Born May 15, 1953, Glen Dale, W.Va.
Batted left, threw right.
A 12-time all-star, Brett was the American League's MVP in 1980 after compiling the highest batting average (.390) since Hall of Famer Ted Williams hit .406 in 1941. He finished his 21-year career as the only player in major league history to combine for over 3,000 hits (3,154), 300 home runs (317), 600 doubles (665), 100 triples (137) and 200 stolen bases (201). Brett finished with a .305 career batting average, batted over .300 11 times, and is the only player in history to win batting titles in three decades. Brett was a major reason for the Royals' pair of World Series appearances (1980 and '85) and holds American League Championship Series records for slugging percentage (.728), triples (4), home runs (9), extra-base hits (18) and total bases (75).
Born Sept. 17, 1937, Ponce, Puerto Rico.
Batted right, threw right.
A career .297 hitter with 379 home runs, 1,365 RBI and 417 doubles in 17 seasons, Cepeda was consistently one of the best-hitting first basemen of the 1960s. Cha Cha played for the Giants, Cardinals, Braves, Athletics, Red Sox and Royals from 1958 to '74. He compiled a .499 career slugging percentage and had 13 seasons with 25-plus doubles, 12 with 20-plus home runs and nine with 90-plus RBI. Giants manager Bill Rigney called him "the best young right-handed power hitter I've ever seen." The son of the great Puerto Rican slugger Perucho (The Bull) Cepeda, the Baby Bull earned NL rookie of the year honors in 1958 with the Giants after hitting .312 with 25 home runs, 96 RBI, 88 runs and a league-leading 38 doubles. The seven-time all-star was comeback player of the year in 1966 and designated hitter of the year in 1973. He was unanimously voted the NL most valuable player in 1967, the league's first unanimously elected MVP since Carl Hubbell in 1936.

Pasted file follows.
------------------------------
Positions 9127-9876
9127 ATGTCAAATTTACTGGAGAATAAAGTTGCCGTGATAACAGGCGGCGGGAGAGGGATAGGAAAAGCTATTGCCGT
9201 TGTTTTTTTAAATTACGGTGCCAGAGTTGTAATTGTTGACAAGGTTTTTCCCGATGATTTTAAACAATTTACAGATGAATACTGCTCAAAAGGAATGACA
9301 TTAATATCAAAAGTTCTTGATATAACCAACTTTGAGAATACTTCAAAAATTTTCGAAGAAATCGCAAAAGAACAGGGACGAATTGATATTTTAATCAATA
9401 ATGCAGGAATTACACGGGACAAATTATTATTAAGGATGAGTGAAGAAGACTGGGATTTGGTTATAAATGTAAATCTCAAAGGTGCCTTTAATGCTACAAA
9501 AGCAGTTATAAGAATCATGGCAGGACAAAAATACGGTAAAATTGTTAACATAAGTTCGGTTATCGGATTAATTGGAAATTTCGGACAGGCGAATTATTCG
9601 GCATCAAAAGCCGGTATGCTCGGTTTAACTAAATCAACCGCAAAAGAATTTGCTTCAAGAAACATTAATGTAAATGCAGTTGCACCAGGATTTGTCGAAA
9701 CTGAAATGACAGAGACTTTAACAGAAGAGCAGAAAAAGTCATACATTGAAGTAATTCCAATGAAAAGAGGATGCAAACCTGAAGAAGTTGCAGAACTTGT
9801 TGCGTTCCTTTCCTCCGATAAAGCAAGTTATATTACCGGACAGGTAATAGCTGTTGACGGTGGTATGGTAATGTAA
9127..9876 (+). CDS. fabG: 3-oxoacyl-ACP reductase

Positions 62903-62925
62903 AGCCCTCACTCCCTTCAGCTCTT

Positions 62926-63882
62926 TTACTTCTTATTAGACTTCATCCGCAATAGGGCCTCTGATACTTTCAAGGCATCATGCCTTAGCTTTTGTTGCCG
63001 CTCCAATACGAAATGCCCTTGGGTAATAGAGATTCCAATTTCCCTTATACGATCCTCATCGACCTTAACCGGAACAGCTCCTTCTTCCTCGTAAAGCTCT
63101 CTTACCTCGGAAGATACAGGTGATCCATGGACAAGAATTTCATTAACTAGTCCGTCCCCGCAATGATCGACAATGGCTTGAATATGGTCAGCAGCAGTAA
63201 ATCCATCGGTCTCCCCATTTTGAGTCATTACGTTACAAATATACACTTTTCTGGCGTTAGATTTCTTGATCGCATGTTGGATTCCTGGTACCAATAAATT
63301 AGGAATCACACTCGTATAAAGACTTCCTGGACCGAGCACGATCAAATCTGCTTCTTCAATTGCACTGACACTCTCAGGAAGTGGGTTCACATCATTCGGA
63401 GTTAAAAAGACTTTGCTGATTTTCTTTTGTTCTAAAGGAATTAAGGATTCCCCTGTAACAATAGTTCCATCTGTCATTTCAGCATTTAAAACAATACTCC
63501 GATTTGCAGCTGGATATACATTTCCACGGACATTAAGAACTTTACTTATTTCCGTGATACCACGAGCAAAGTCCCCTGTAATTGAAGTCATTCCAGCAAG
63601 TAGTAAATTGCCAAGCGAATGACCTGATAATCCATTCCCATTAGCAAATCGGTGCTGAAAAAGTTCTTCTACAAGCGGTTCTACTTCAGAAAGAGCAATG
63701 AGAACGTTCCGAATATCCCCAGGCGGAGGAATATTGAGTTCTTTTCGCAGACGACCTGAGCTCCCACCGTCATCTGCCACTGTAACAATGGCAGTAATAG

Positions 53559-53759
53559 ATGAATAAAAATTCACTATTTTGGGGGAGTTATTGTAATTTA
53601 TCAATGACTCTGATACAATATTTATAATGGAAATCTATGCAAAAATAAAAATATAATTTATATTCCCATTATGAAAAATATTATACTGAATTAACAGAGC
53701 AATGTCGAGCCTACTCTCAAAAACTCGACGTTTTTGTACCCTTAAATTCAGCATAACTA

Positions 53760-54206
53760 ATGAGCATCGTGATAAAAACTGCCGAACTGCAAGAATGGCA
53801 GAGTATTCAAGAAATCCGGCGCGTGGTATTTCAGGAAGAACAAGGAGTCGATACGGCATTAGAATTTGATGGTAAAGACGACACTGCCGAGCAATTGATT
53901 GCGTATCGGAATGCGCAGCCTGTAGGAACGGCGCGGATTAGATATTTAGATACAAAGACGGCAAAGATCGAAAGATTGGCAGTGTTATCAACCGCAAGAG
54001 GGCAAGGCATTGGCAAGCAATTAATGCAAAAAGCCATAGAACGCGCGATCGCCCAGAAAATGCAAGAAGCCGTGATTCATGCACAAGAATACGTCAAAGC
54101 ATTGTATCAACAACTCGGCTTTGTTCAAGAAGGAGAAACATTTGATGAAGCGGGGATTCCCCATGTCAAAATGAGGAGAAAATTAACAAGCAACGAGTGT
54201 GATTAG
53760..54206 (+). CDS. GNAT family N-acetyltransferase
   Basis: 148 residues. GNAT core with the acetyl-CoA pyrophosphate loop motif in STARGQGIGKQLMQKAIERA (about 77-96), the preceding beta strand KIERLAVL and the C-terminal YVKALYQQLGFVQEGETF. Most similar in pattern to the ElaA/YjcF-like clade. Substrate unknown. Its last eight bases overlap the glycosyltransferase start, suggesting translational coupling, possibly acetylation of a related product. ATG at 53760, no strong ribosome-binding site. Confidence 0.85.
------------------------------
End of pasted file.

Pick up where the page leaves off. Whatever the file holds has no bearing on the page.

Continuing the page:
Born May 11, 1922, Peckville, Pa.
Died Feb. 17, 1982, Dunmore, Pa.
Though Chylak took an unusual road to the major leagues, his big league career spanned a quarter-century. Chylak received the Silver Star and the Purple Heart during the Battle of the Bulge in World War II. After his tour of duty, in 1946 he attended St. Thomas University in Scranton, Pa., finishing the requirements for a degree in engineering. It was while working as a civil engineer that Chylak began officiating part-time and found he had a knack for umpiring, earning a chance with the American League in 1954. A mainstay in the majors until a mild stroke in 1978, Chylak was regarded as the best AL umpire of his generation. Chylak worked six all-star games, three AL Championship Series and five World Series.
Born Jan. 31, 1947, Refugio, Tex.
Batted right, threw right.
Ryan holds a host of major league records, including strikeouts (5,714), no-hitters (7), complete games with one hit or less (19), 300-strikeout seasons (6), 200-strikeout seasons (15), 100-strikeout seasons (24), games with 15 or more strikeouts (26), games with 10 or more strikeouts (215) and strikeouts in a season (383). The Ryan Express never slowed, and he became the only pitcher to strike out 16 or more batters in a game after age 40, accomplishing the feat three times. Ryan's 27 major league seasons are the most of anyone in baseball history. Only Hall of Famer Cy Young started more games (815) than Ryan (773). He finished fifth on the all-time innings-pitched list (5,386) and is tied for 12th with most career wins (324). He struck out an average of 9.55 batters per nine innings, the highest ratio among pitchers with 1,500 or more innings pitched. Ryan's 491 Hall of Fame votes constituted 98.79 percent of all ballots cast, the second-best percentage in history behind Tom Seaver (98.84%).